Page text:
All of the writing has also helped me develop my skills and personal style. The stories I write now are clearly better than the ones I wrote even 6 months ago. After 4 or 5 submissions to the Writer’s of the Future Contest, I finally earned an Honorable Mention. My writing is getting better with each story, so maybe that pro-rate sale will come eventually.

That’s about it. No magic. No special rituals. I don’t have the chance to do any networking, as I live in Asia and do not have access to conferences and conventions. I just spam my work to anywhere I think it might fit. Maybe it was inevitable to find some being accepted.

Thanks for reading. If you have any specific questions, drop them in the comments.

Good luck with your writing!



Tips Straight from the Horse’s, er Judge’s Mouth


One of my current goals as a science fiction and fantasy writer is to eventually get into Writers of the Future. This has been a target for me ever since one of my literature teachers in college won and was published by them. If you can survive the brutal competition and professional-level judging, you can proudly declare yourself to have made it.

My perception–as limited as it is–is that if you get into Writer’s of the Future, people will start taking your seriously. Agents and publishers will take a closer look at your manuscripts; readers will seek you out. That’s the step from being an amateur to being a professional, respected, money-making author.

To that end–and to help anyone else who is considering entering the contest–I have found an article with ten tips from one of this quarter’s judges. What better way to get ahead but to know what the reviewers are actually thinking?

I sent a story to the last quarter of WotF, so this guy probably looked it over. I feel like I avoided all of these issues, so maybe I have a chance to get in. My current story is certainly better than the last one I submitted to them. Wish me luck!

You can find the article HERE.

My Writing Process, or Dirty Dancing with the Muses


Some people are plotters, some people leave their characters adrift in hopes they will do something interesting. Stephen King is in the latter camp, adamantly a member of the let-the-characters-do-their-thing party. I imagine Tolkien must have been a plotter, and a big one. He started out building a language and then wrote a story for it.

I’m neither of these. Or maybe I am both. Am I bi-procedural? I don’t often plot things out in detail, at least not for short stories. Though I am not averse to writing basic synopses and outlines, just so I don’t forget my great idea.

I did do a whole lot more planning for my novel/full-book-thingy, which included outlines for each chapter, characters lists, world and city maps, and sit downs with friends to discuss concepts. I feel like the planning helped a lot in that particular case.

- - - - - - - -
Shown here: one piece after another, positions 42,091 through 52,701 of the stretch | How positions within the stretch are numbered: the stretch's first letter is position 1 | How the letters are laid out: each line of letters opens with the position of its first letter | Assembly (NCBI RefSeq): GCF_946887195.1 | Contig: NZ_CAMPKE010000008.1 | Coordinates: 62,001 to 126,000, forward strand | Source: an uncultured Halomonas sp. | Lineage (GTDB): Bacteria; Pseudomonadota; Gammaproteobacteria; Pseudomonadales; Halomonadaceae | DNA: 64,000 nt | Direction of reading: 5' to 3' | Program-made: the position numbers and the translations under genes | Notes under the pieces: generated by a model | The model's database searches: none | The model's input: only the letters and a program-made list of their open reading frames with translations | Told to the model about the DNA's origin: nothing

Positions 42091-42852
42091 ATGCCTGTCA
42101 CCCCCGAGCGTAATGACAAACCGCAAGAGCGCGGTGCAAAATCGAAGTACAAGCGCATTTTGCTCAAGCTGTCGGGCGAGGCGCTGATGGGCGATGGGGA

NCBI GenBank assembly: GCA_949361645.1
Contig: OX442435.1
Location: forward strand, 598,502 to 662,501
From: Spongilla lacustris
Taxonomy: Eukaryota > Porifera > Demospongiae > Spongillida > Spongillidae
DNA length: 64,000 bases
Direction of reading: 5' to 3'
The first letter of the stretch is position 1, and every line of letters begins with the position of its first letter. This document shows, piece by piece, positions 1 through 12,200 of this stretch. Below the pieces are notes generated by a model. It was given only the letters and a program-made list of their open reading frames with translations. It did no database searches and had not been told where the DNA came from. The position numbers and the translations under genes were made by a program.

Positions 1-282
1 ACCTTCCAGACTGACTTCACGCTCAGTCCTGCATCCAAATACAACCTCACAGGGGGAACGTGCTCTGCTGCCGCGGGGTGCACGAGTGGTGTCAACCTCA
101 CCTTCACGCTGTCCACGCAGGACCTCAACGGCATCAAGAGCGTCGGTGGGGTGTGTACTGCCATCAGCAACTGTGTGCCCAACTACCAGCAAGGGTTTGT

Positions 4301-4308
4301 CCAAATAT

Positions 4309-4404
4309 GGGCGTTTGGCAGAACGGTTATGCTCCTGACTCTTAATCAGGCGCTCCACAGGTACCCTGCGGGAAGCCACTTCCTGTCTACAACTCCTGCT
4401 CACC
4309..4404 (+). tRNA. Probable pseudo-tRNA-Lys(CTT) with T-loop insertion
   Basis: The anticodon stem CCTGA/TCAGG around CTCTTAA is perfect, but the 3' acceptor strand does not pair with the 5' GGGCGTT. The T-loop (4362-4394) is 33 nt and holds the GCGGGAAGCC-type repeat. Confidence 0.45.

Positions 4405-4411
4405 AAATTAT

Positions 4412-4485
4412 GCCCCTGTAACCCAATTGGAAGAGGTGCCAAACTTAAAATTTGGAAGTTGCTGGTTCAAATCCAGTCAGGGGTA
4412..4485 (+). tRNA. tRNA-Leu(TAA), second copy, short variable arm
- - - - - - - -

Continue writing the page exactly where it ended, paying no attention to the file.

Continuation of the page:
For the novella I am currently writing, I wrote a basic two-page synopsis (which was actually required by the publisher as part of the pitch), but that just included a cast of characters and some basic chapter breakdowns. When I actually sit down and write the chapters, I don’t look at the synopsis, but rather let the story go where it wants to go. But I also don’t like to leave the story completely up to the characters. They don’t know what makes for a good read.

I just wrote a new short story today in a blaze of creative frenzy. I was struck by a muse and it would not be ignored. I knocked out 2000 words in the first two hours of the morning, took a short break to ingest some calories, and finished the final 1500 words in another hour or so. A complete draft of a 3500 word story in four hours is not to shabby!

Sometimes muses come, and I feel the writing is always better than when I have to force it. I imagine muses are different for everyone. Mine can be particularly strong. I usually find a muse in one of two ways: either listening to music, or reading about some intellectual topic such a science or mythology. The former are more common and usually give me fantasy stories, the latter usually offer science fiction tales based on the science I am reading about.

I started getting into writing when I was young because I was a daydreamer. I was always playing scenarios and stories through in my head. After watching medieval shows like The Tudors for example, I usually imagine myself traveling back in time. What would I do to advise the king? Of course, I’d start by teaching them about basic hygiene. No more armies crippled by dysentery. Then I could start my own unit of ninjas. Take old England by silent storm. Princess being held in the tower? Get her back ninjas! My own medieval special forces.

Daydreaming is what sends me muses. After getting an idea or a muse, I usually mull it over in my head, playing through the scenario like a movie. This is probably why my writing is more action centered and visual, since the story is visual to me. The more I daydream on a story, the more potent it becomes, the more motivated I become to write it, and in the end, the better the result.